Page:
The Key to Lawn Mower Safety is You!
Posted: May 7, 2013
The whirling metal piece below the mower deck is an inexpensive and effective method of shearing a variety of vegetation. However, approximately 70 percent of all lawn mower accidents are caused by blade contact. A person can come in contact with the blade by slipping under the mower deck, or reaching into the discharge chute. Lawn mower blades typically turn at 3,000 to 3,600 revolutions per minute, or 50 to 60 revolutions per second. Since the blade has two cutting edges, an object in line with the blade for only one second can be struck as many as 120 times. The intensity of the damage from a blade rotating under these conditions is roughly equivalent to a 1.2 pound missile traveling at 232 miles per hour. Bones coming in contact with the mower blade are typically crushed and the wound filled with dirt and grass, making it difficult for a surgeon to repair.
Another major cause of lawn mower accidents are objects thrown from the mower. Stones, sticks, and other debris can be launched from the discharge chute with enough force to puncture the skin, or eyes, and cause serious injury.
Over the past few decades, manufacturers have – by choice or mandate – made design changes, such as improved guarding and "dead-man brakes", to reduce the danger of lawn mowers. Dead-man brakes are designed to stop blade rotation in three seconds or less if the operator lets go of the push handle, or gets off the seat of a riding mower. However, some operators see these devices as a nuisance and by-pass them using wire or tape. Guards and deflectors are in place to reduce the chance of burns from hot surfaces and direct foreign objects, such as sticks and stones, thrown from the discharge chute to the ground. Guards and deflectors should never be removed to allow better maneuverability. These safety devices can greatly reduce the hazards associated with power mowers and must be left in place and operable to be effective. A temporary inconvenience can prevent permanent injury.
Many hazards can be reduced by the operator. The most effective way to avoid injury is to recognize the hazards present, and learn how to operate the machine properly. The owner's manual and your local dealer are good sources of information for operation and maintenance.
Before starting to mow the lawn, the operator should:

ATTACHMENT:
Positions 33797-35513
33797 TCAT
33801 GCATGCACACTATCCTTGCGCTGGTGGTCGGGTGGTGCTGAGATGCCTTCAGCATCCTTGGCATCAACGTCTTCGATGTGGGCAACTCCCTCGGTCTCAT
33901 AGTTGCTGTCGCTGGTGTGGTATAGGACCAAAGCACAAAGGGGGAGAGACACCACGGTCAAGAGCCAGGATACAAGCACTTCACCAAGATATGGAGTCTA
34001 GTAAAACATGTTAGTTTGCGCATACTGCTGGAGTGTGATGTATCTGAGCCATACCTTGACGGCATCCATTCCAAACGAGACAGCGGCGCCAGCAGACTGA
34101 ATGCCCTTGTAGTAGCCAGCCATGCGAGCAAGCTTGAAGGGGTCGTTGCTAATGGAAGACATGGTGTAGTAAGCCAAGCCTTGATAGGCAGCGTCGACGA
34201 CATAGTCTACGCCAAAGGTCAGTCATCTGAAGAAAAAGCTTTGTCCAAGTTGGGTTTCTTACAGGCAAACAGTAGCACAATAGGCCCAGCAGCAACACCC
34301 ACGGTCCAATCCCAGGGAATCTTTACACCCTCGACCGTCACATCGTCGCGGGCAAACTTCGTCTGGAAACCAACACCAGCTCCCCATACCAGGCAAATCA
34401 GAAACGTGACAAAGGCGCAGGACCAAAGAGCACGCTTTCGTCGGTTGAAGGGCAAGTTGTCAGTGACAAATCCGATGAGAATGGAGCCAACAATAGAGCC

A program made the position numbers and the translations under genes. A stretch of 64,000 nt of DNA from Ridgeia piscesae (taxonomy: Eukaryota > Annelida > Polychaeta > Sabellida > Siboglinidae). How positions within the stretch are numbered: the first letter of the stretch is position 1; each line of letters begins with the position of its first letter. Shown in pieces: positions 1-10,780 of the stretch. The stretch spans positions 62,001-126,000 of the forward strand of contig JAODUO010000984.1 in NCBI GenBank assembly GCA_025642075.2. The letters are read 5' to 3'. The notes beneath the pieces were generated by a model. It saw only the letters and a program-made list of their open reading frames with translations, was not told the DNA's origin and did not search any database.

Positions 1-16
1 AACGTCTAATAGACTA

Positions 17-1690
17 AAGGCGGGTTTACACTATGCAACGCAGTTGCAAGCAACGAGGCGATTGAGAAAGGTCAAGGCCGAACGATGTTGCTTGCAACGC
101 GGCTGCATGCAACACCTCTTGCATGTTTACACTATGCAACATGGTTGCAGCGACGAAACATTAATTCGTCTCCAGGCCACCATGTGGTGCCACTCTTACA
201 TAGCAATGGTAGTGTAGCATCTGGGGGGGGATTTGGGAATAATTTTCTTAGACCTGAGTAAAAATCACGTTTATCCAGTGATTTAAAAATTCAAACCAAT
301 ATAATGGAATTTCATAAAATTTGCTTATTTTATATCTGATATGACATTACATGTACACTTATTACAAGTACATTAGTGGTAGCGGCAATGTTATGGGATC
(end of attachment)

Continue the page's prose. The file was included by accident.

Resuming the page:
• understand the proper use and operation of the mower
• clear the area of sticks, stones, and other debris
• clear the area of children, adults, and animals
• wear sturdy footwear such as work shoes or steel toed boots
(never sandals, sneakers, or bare feet)
• wear close fitting slacks and shirts to avoid entanglement
• make sure all guards, deflectors, and safety devices are in place
• check fuel before starting (do not add fuel when engine is hot!)
While mowing the operator should:
• wear eye and hearing protection
• pay careful attention to the operation of the mower
• move slowly over rough terrain
• direct the discharge chute away from cars, buildings, and people
• look ahead of the mowing path for debris
• look before backing
• not operate a mower on a grade steeper than 15 degrees
(2.5 ft. rise per 10 ft run)
• operate RIDING mowers UP & DOWN slopes
• operate WALK BEHIND mowers ACROSS slopes
• never attempt to adjust cutting height while mower is running
• never operate on wet grass
• never pull a mower up a grade while running
(you might slip under the mower)
When purchasing a new or used lawn mower keep safety in mind. Select a machine which reduces the hazards present in making your lawn look nice. But more importantly, be aware of the danger of your lawn mower, respect the hazards, and take action to avoid accidents with proper, careful use. The key to lawn mower safety is you.
Dan McFarland is the Extension Agricultural Engineering Educator serving Adams County. Dan is based in the York County Extension Office and can be reached by phone at 717-840-7408 or e-mail email@example.com. Penn State is committed to affirmative action, equal opportunity, and the diversity of its workforce. Penn State Extension in Adams County is located at 670 Old Harrisburg Road, Suite 204, Gettysburg, PA 17325-3404, phone 334-6271 or 1-888-472-0261,
Office e-mail AdamsExt@psu.edu